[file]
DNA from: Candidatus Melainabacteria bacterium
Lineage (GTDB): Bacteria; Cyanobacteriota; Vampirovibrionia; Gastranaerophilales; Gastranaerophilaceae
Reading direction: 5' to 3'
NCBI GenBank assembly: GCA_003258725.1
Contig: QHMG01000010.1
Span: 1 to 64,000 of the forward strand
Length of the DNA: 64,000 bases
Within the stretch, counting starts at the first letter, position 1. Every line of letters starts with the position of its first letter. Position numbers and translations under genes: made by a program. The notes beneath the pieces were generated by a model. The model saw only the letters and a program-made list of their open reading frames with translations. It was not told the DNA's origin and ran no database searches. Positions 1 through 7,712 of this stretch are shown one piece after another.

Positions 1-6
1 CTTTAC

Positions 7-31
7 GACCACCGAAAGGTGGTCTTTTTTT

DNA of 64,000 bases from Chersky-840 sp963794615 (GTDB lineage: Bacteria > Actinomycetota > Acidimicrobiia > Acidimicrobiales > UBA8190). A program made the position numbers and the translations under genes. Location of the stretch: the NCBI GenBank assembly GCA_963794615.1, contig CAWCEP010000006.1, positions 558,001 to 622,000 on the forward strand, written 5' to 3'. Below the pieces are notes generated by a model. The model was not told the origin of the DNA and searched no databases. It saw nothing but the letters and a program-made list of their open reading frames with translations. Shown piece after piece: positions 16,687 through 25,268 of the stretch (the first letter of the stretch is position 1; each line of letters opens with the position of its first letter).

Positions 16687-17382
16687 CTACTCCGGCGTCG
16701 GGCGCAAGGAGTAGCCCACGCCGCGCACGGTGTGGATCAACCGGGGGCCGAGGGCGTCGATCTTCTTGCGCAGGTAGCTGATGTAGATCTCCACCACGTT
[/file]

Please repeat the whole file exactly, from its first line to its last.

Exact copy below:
DNA from: Candidatus Melainabacteria bacterium
Lineage (GTDB): Bacteria; Cyanobacteriota; Vampirovibrionia; Gastranaerophilales; Gastranaerophilaceae
Reading direction: 5' to 3'
NCBI GenBank assembly: GCA_003258725.1
Contig: QHMG01000010.1
Span: 1 to 64,000 of the forward strand
Length of the DNA: 64,000 bases
Within the stretch, counting starts at the first letter, position 1. Every line of letters starts with the position of its first letter. Position numbers and translations under genes: made by a program. The notes beneath the pieces were generated by a model. The model saw only the letters and a program-made list of their open reading frames with translations. It was not told the DNA's origin and ran no database searches. Positions 1 through 7,712 of this stretch are shown one piece after another.

Positions 1-6
1 CTTTAC

Positions 7-31
7 GACCACCGAAAGGTGGTCTTTTTTT

DNA of 64,000 bases from Chersky-840 sp963794615 (GTDB lineage: Bacteria > Actinomycetota > Acidimicrobiia > Acidimicrobiales > UBA8190). A program made the position numbers and the translations under genes. Location of the stretch: the NCBI GenBank assembly GCA_963794615.1, contig CAWCEP010000006.1, positions 558,001 to 622,000 on the forward strand, written 5' to 3'. Below the pieces are notes generated by a model. The model was not told the origin of the DNA and searched no databases. It saw nothing but the letters and a program-made list of their open reading frames with translations. Shown piece after piece: positions 16,687 through 25,268 of the stretch (the first letter of the stretch is position 1; each line of letters opens with the position of its first letter).

Positions 16687-17382
16687 CTACTCCGGCGTCG
16701 GGCGCAAGGAGTAGCCCACGCCGCGCACGGTGTGGATCAACCGGGGGCCGAGGGCGTCGATCTTCTTGCGCAGGTAGCTGATGTAGATCTCCACCACGTT